An Abrupt End to the Season
A letter to our readers.
As this season sadly comes to a bizarre and unfortunate early close, we want to thank you for your support in our second year of publication. We set out on a mission last season to try to cover the Northeast ski industry with the quality and in-depth style we felt the national ski media too often reserved for other ski regions out west and overseas. We continued that this year with coverage from Sugarbush and from the Killington Women’s World Cup races, we visited with the gang at Parlor Skis and with the crew at Big Snow, the first indoor ski slope in North America, and we published what we feel is the definitive guide to the ever-shifting multi-mountain pass market. We’ve built on a solid foundation of high-quality content and reporting, and we had plans for much more this season, including pieces about skiing in Quebec, Gore in the Adirondacks, and the under-appreciated glades at Stratton in Southern Vermont. We’ve also been working with new contributors to help broaden our editorial voice and expand coverage, but alas, we’ve decided to put that all on hold until next season in the wake of the pandemic crisis that has affected every corner of not only our region, but most of the globe.
The season itself was variable, as it so often is in the Northeast. The freezing line for many of this year’s storms tended to trend stubbornly well to the north of I-90 thanks to a consistently unfriendly Jet Stream pattern, and when the dumps did arrive they were often quickly followed by rain a few days later, which then refroze when temps dropped again. But when it was good, it was really good. We had powder days at Bolton Valley and at Mad River Glen, soft, sunny days at Magic Mountain and Killington, and the siren song of good snow lured powderhounds further north than usual this year—hell we even drove eighteen hours round-trip for a two-day trip to Quebec in January (look out for a feature about it this fall). And just when we thought the reliable, sun-soaked fun of spring skiing was around the corner, the coronavirus upended our season and much of our lives. No doubt many of you are binge-watching ski movies to get your fix (fun fact: the entire Warren Miller catalog is available on Amazon) and a sizeable portion of you are planning on earning some spring turns at closed ski areas or at Tuckerman Ravine – and if that’s you, please do so responsibly: respect each ski area’s uphill policy, don’t go in large groups, and don’t range too far from home and risk spreading a virus that spends too much time in stealth mode. Lives are at stake, and no matter how bad our hunger for spring corn, it’s not worth risking your well-being or the health of others in pursuit of this spring’s diminishing returns. There will be plenty of skiing and riding to be had again soon enough. The 2019-2020 ski season was simultaneously exciting, frustrating, challenging, and rewarding for us here at Ice Coast Magazine. We both welcomed our first children into our lives last summer (John and his wife, Hilary, had a son, Elliot, last June, and Adam and his wife, Rachel, brought home their daughter, Zoe, in August), and the challenges of being new parents, combined with other work and domestic responsibilities meant we had fewer days on the mountain, and bigger hurdles to jump through with our publication schedule. But with the added time we now have to prepare for next season, along with content by some new contributors to the magazine, we hope to return to a more regular publication by the time next season rolls around – you know, assuming this virus has burnt itself out by then, which as of this writing is not guaranteed.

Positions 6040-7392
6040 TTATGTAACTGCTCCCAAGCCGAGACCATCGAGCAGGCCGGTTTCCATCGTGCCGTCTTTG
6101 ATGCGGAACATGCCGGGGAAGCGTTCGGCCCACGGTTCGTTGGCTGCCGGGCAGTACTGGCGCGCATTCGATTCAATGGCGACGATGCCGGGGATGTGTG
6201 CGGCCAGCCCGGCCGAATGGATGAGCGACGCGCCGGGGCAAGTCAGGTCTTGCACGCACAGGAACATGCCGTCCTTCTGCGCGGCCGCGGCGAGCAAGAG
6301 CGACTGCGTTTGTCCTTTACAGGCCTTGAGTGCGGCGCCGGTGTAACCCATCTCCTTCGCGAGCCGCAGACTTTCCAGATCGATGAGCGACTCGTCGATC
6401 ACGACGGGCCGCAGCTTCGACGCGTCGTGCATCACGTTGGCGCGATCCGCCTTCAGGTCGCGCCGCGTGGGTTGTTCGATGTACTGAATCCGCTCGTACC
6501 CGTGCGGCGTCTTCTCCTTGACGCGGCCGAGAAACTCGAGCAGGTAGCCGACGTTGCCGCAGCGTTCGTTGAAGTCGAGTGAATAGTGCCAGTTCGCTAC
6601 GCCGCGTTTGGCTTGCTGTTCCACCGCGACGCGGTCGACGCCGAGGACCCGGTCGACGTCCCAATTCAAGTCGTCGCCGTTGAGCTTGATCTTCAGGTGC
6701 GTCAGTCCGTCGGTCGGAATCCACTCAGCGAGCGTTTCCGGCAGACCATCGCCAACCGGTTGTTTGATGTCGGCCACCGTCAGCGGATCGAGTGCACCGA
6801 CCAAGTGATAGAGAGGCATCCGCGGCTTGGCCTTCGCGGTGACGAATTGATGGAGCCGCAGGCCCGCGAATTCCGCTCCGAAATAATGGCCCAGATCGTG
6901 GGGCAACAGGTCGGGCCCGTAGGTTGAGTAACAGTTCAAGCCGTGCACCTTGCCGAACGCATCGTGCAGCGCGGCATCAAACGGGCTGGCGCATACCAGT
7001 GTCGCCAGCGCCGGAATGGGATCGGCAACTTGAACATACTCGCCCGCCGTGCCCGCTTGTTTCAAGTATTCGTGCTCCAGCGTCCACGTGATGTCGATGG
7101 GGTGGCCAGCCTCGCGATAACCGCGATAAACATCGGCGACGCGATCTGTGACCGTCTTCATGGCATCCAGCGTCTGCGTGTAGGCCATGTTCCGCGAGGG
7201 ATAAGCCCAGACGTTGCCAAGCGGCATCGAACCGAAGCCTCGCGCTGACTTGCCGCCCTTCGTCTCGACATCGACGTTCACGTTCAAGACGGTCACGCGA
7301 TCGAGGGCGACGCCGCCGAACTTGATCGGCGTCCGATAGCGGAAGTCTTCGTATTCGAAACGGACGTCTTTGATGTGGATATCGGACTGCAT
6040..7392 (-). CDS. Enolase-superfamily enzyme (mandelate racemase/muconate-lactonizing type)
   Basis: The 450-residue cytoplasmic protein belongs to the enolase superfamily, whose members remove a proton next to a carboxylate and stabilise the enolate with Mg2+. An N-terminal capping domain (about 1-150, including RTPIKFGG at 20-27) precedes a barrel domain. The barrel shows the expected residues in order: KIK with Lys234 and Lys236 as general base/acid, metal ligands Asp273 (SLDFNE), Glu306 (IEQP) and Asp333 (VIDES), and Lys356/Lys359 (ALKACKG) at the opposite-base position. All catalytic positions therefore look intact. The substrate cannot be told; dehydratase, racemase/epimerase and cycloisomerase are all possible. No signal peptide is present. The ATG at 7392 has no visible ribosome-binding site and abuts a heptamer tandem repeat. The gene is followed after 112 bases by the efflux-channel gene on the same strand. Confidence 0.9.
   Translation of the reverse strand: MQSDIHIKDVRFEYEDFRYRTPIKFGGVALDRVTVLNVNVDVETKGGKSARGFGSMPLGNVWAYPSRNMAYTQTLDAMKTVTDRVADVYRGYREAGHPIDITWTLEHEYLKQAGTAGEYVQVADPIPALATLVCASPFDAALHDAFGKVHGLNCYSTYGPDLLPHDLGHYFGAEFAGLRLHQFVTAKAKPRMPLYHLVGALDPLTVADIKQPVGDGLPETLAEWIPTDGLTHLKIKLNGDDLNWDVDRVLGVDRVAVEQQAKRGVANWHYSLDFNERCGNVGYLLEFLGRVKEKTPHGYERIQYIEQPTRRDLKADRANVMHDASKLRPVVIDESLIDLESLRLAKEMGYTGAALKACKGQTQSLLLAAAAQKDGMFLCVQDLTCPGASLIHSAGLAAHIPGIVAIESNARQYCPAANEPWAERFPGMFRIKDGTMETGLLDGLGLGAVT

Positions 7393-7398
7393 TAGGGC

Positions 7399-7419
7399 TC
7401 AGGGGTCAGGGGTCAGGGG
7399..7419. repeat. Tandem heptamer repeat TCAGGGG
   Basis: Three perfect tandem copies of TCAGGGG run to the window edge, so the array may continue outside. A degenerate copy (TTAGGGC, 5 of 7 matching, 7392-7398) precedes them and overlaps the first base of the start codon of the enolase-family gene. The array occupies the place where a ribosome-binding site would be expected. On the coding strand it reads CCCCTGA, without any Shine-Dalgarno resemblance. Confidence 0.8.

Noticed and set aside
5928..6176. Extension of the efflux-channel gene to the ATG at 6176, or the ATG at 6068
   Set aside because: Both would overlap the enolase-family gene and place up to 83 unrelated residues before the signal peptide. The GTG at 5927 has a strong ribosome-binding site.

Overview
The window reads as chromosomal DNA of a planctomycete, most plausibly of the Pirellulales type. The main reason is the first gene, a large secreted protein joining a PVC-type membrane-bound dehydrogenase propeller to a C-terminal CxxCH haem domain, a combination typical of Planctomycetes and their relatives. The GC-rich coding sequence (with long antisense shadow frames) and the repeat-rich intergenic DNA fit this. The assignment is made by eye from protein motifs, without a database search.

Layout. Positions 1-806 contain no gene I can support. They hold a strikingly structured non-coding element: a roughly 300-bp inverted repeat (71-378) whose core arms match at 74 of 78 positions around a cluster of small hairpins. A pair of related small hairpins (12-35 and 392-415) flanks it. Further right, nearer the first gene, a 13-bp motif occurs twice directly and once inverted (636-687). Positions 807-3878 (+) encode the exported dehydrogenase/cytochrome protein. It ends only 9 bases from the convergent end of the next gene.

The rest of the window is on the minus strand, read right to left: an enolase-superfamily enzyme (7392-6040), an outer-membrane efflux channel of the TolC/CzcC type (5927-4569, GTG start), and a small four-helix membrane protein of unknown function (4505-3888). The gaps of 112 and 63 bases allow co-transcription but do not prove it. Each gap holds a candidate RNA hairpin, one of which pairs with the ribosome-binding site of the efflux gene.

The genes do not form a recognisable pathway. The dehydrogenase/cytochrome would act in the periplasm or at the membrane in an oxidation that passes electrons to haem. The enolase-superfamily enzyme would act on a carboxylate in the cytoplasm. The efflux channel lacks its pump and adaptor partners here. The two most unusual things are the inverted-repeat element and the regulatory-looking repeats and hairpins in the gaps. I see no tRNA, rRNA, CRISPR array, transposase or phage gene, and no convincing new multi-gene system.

It’s impossible to tell what the future holds at this point, but we’re just going to hope life returns to something like normal before the end of summer, and so we can’t wait for Fall, when we’ll all be hungrier than ever for some turns and eagerly awaiting next season’s first snowfall. In the meantime, we’ll be doing some socially-distant hiking and kayaking, biking and camping, depleting our reserves of beer and whiskey, and raising a new generation of shredders – look for Zoe and Elliot on a podium near you in about 18 years. We look forward to significantly ramping up production next season, and we hope that some of you will even join our team to tell some of your own stories from new angles – especially snowboarders and women (send pitches to email@example.com). So remain safe, maintain appropriate social distances, be good to one another, don’t hoard toilet paper or hand sanitizer, and enjoy your offseason. We’ll see you all again when the temperatures – and infection rates – drop.
Stay frosty and healthy,
Adam and John